In 2003 the CdL was routed in local elections by The Olive Tree and the LN threatened to pull out. Also the 2004 European Parliament election were disappointing for FI and the coalition as a whole, even though AN, the UDC and the LN did better than five years before. As a result, Berlusconi and FI were weaker within the CdL.

In 2005 the coalition lost heavily in regional elections, losing six of the eight regions it controlled. The defeat was particularly damaging in the South, while the only two regions which the coalition managed to keep, Lombardy and Veneto, were in the North, where the LN was decisive . This led to a government crisis, particularly after the UDC pulled its ministers out. A few days later, the Berlusconi III Cabinet was formed with minor changes from the previous cabinet.

In the 2006 general election the CdL, which had opened its ranks to a number of minor parties, lost to The Olive Tree.

The People of Freedom[edit]

The People of Freedom, launched by Silvio Berlusconi on 18 November 2007, was initially a federation of political parties, notably including Forza Italia and National Alliance, which participated as a joint election list in the 2008 general election.[13] The federation was later transformed into a party during a party congress on 27–29 March 2009. The UDC, now UdC, leaves the centre-right coalition and makes a alliance with The Rose for Italy, the Populars and other centrist parties. UdC joined later the New Pole for Italy in 2010 and With Monti for Italy in 2012.

The PdL formed Italy's government from 2008 to 2011 in coalition with Lega Nord. In 2010 the Future and Freedom (FLI) movement, led by the former MSI/AN leader Gianfranco Fini, split from PdL. FLI joined UdC and other parties to form the New Pole for Italy, but they kept supporting the government.

After Berlusconi's resignation during the European debt crisis, the PdL supported Mario Monti's technocratic government in 2011–2012, and after the 2013 general election, it became part of Enrico Letta's government of grand coalition with the Democratic Party, Civic Choice and the Union of the Centre. Angelino Alfano, then party's secretary, functioned as Deputy Prime Minister and Minister of the Interior.

Centre-right coalition[edit]

In June 2013 Berlusconi announced Forza Italia's revival and the PdL's transformation into a centre-right coalition.[14][15] On 16 November 2013 the PdL's national council voted to dissolve the party and start a new Forza Italia; the assembly was deserted by a group of dissidents, led by Alfano, who had launched the alternative New Centre-Right party the day before.[16]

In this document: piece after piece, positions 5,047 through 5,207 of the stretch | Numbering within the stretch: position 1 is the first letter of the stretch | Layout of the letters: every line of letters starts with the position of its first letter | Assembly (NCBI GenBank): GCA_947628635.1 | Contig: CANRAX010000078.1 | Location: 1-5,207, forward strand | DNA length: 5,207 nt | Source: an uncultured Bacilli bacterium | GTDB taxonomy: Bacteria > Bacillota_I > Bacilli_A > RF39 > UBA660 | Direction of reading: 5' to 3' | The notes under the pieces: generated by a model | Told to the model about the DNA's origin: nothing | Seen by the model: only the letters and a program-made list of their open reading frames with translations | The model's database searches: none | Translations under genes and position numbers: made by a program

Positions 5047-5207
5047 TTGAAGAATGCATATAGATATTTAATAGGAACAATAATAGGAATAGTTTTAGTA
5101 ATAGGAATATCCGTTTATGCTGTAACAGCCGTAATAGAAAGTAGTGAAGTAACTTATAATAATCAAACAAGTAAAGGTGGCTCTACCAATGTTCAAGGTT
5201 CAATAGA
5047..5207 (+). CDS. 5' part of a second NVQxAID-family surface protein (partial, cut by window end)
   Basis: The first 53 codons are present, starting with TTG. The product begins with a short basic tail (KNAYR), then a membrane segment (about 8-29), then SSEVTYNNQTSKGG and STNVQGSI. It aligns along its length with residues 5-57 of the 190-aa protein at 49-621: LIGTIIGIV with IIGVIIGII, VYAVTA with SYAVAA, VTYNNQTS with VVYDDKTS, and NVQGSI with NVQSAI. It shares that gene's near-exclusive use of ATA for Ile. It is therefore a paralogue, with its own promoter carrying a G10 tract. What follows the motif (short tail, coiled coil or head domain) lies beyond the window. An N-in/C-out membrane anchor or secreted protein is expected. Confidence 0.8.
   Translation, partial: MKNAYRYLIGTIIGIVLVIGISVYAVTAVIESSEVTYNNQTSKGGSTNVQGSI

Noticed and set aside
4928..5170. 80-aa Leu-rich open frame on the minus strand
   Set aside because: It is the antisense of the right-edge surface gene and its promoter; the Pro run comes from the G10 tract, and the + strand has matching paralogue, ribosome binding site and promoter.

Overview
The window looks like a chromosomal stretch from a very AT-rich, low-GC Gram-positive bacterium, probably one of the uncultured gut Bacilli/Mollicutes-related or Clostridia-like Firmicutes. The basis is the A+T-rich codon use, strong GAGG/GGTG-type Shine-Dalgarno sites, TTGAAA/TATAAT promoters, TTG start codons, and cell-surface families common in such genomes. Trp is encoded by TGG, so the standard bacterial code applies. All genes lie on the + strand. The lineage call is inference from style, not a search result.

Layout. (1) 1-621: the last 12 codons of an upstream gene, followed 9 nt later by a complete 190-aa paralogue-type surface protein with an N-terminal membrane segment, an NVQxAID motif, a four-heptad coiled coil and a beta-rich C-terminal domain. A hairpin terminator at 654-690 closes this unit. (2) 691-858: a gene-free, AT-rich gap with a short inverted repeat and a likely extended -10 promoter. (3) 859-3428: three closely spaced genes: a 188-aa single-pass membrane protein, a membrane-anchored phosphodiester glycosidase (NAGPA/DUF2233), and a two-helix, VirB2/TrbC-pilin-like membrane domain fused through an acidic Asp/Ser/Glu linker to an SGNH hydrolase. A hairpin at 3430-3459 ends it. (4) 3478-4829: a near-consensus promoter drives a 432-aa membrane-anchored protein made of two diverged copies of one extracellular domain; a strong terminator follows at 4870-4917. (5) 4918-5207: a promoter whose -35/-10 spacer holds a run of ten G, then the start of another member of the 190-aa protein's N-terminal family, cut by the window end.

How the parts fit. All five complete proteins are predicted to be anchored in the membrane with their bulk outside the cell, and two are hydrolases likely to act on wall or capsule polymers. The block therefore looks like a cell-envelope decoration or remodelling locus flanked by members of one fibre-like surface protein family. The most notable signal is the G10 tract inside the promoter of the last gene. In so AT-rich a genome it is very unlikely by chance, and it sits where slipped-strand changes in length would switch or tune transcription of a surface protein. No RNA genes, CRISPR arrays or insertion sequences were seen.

After the 2016 constitutional referendum, UdC left the centre-left coalition and approached the centre-right coalition again. In 2017 Civic Choice also joined the centre-right coalition. UdC and Civic Choice ran with the centre-right coalition in the 2017 Sicilian regional election.

Follwing the 2018 general election, the centre-right coalition, led by Matteo Salvini's League, emerged with a plurality of seats in the Chamber of Deputies and in the Senate, while the anti-establishment Five Star Movement led by Luigi Di Maio became the party with the largest number of votes. The centre-left coalition, led by former Prime Minister Matteo Renzi, came third.[17][18] However, no political group or party won an outright majority, resulting in a hung parliament.[19]

After three months of negotiation, a coalition was finally formed on 1 June between the M5S and the League, whose leaders both became Deputy Prime Ministers in a government led by the M5S-linked independent Giuseppe Conte as Prime Minister.

1994 general election[edit]

In the 1994 general election the Pole of Freedoms ran only in northern Italy and Tuscany. It was composed of four parties:

Party Ideology Leader
Forza Italia (FI) Liberal conservatism Silvio Berlusconi
Northern League (LN) Regionalism Umberto Bossi
Christian Democratic Centre (CCD) Christian democracy Pier Ferdinando Casini
Union of the Centre (UdC) Liberalism Raffaele Costa

The Pole of Good Government ran only in central Italy (except Tuscany) and southern Italy. It was composed of six parties:

Party Ideology Leader
Forza Italia (FI) Liberal conservatism Silvio Berlusconi
National Alliance[a] (AN) National conservatism Gianfranco Fini
Christian Democratic Centre (CCD) Christian democracy Pier Ferdinando Casini
Union of the Centre (UdC) Liberalism Raffaele Costa
Liberal Democratic Pole (PLD) Liberalism Adriano Teso
Pannella List (LP) Liberalism Marco Pannella
  1. ^ Including also the Italian Liberal Right.

1996 general election[edit]

In the 1996 general election the Pole for Freedoms was composed of four parties:

Party Ideology Leader
Forza Italia[a] (FI) Liberal conservatism Silvio Berlusconi
National Alliance[b] (AN) National conservatism Gianfranco Fini
Christian Democratic Centre[c] (CCD) Christian democracy Pier Ferdinando Casini
United Christian Democrats[c] (CDU) Christian democracy Rocco Buttiglione
Federalist Italian League (LIF)[20] Federalism Luigi Negri
Federalist Party Federalism Gianfranco Miglio
Liberal Democratic Greens[21] Green liberalism Silvano Vinceti
  1. ^ Including also the List for Trieste (see below) and the Union of the Centre.
  2. ^ Including also the Italian Liberal Right.
  3. ^ a b The two parties contested the election in a joint list, including also the Federalist Greens.

The coalition also had an electoral agreement with:

Party Ideology Leader
Pannella–Sgarbi List (LPS) Liberalism Marco Pannella


The coalition had one regional partner:

Region Party Ideology Leader
Friuli-Venezia Giulia List for Trieste (LpT) Social liberalism Roberto Antonione

2001 general election[edit]